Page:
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  5. 9.1 hrs • Apr/03/2007 • Abridged

    A grand and revelatory portrait of Wall Street’s most storied investment bank.Wall Street investment banks move trillions of dollars a year, make billions in fees, pay their executives in the tens of millions of dollars. But even among the most powerful firms, Lazard Frères & Co. stood apart. Discretion, secrecy, and subtle strategy were its weapons of choice. For more than a century, the mystique and reputation of the "Great Men" who worked there allowed the firm to garner unimaginable profits, social cachet, and outsized influence in the halls of power. But in the mid-1980s, their titanic egos started getting in the way, and the Great Men of Lazard jeopardized all they had built.William D. Cohan, himself a former high-level Wall Street banker, takes the reader into the mysterious and secretive world of Lazard and presents a compelling portrait of Wall Street through the tumultuous history of this exalted and fascinating company.  Cohan deconstructs the explosive feuds between Felix Rohatyn and Steve Rattner, superstar investment bankers and pillars of New York society, and between the man who controlled Lazard, the inscrutable French billionaire Michel David-Weill, and his chosen successor, Bruce Wasserstein.Cohan follows Felix, the consummate adviser, as he reshapes corporate America in the 1970s and 1980s, saves New York City from bankruptcy, and positions himself in New York society and in Washington. Felix’s dreams are dashed after the arrival of Steve, a formidable and ambitious former newspaper reporter. By the mid-1990s, as Lazard neared its 150th anniversary, Steve and Felix were feuding openly. The internal strife caused by their arguments could not be solved by the imperious Michel, whose manipulative tendencies served only to exacerbate the trouble within the firm. Increasingly desperate, Michel took the unprecedented step of relinquishing operational control of Lazard to one of the few Great Men still around, Bruce Wasserstein, then fresh from selling his own M&A boutique, for $1.4 billion.  Bruce’s take: more than $600 million. But it turned out Great Man Bruce had snookered Great Man Michel when the Frenchman was at his most vulnerable. The LastTycoons is a tale of vaulting ambitions, whispered advice, worldly mistresses, fabulous art collections, and enormous wealth—a story of high drama in the world of high finance.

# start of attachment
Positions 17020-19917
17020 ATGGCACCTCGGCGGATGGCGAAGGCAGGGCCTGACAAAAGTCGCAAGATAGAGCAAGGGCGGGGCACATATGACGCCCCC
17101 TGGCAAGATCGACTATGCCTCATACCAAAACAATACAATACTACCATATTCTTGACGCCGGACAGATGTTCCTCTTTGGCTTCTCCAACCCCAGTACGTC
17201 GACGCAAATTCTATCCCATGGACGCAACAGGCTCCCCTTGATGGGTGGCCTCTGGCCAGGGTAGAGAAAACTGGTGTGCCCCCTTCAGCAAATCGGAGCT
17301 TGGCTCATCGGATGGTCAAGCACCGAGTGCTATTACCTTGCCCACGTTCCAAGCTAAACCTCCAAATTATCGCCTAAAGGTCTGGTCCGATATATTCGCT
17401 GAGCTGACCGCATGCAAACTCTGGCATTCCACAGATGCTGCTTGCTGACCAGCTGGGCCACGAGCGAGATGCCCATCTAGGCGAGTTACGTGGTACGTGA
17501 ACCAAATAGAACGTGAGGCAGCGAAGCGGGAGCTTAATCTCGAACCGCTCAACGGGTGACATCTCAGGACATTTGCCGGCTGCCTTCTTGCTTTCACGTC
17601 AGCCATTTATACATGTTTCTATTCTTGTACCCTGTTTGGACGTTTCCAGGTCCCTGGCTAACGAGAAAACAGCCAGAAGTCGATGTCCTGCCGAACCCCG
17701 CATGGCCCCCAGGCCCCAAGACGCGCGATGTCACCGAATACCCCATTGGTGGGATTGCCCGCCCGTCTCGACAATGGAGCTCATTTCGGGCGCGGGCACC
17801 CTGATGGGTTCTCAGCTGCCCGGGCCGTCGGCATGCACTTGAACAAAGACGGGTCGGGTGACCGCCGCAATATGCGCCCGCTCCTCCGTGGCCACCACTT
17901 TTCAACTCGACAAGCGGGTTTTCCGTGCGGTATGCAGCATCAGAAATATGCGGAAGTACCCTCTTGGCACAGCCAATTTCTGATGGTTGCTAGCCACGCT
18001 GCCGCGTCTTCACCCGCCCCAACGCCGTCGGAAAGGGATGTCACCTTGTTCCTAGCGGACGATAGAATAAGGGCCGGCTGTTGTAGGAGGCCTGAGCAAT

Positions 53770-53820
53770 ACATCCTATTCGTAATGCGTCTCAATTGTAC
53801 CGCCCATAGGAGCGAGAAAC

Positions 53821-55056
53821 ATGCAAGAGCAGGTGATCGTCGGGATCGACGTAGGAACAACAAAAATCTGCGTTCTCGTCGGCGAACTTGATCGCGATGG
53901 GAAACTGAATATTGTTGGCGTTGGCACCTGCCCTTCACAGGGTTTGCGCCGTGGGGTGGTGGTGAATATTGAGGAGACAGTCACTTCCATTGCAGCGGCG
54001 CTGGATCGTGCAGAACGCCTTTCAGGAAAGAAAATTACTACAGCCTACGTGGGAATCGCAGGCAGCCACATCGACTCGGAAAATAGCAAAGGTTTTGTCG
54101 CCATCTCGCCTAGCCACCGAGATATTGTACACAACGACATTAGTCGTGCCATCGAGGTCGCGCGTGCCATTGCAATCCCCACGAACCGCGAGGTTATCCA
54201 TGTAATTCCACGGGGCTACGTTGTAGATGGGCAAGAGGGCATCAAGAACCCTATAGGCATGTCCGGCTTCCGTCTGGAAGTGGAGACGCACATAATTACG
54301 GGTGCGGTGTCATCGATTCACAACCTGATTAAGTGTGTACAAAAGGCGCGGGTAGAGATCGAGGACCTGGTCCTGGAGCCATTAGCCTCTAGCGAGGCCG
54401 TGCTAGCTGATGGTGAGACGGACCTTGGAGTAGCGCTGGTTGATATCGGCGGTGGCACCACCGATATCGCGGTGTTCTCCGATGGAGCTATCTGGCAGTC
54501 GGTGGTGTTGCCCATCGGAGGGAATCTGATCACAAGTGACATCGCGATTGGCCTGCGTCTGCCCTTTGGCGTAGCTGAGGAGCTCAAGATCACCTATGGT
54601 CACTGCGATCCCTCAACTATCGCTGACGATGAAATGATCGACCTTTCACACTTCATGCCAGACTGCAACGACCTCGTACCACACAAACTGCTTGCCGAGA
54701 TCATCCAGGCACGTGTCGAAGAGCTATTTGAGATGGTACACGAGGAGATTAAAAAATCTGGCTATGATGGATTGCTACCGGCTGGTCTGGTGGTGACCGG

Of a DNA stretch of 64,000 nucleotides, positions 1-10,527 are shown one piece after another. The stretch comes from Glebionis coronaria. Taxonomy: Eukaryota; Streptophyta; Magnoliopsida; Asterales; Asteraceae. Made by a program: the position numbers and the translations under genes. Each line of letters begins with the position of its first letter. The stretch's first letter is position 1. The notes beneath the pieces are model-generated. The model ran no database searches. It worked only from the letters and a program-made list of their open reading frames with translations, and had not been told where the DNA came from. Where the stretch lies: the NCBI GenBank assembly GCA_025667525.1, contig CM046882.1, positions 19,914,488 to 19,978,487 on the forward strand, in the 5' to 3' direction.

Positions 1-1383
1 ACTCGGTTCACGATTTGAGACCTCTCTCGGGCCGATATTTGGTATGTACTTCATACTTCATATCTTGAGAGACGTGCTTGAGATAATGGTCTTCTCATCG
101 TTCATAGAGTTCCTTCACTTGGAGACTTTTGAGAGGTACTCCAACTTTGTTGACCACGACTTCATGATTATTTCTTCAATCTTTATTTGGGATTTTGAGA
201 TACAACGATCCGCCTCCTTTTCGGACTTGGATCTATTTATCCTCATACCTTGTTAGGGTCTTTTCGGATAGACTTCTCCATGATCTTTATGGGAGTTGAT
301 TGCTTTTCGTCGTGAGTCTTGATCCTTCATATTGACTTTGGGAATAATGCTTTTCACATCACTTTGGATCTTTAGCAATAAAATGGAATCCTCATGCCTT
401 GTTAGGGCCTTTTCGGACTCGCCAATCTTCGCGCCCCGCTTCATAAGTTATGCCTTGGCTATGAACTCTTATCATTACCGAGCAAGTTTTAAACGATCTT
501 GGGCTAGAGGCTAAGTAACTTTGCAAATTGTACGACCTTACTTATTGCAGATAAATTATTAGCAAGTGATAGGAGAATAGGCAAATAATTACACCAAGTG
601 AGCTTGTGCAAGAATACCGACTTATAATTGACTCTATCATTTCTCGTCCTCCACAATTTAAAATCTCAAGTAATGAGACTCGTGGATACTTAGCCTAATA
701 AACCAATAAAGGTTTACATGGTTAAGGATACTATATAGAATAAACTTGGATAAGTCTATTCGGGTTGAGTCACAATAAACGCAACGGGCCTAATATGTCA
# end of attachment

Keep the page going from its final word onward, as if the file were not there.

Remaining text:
Available Formats:

    The Last Tycoons

    9.1 hrs • Apr/03/2007 • Abridged
    Download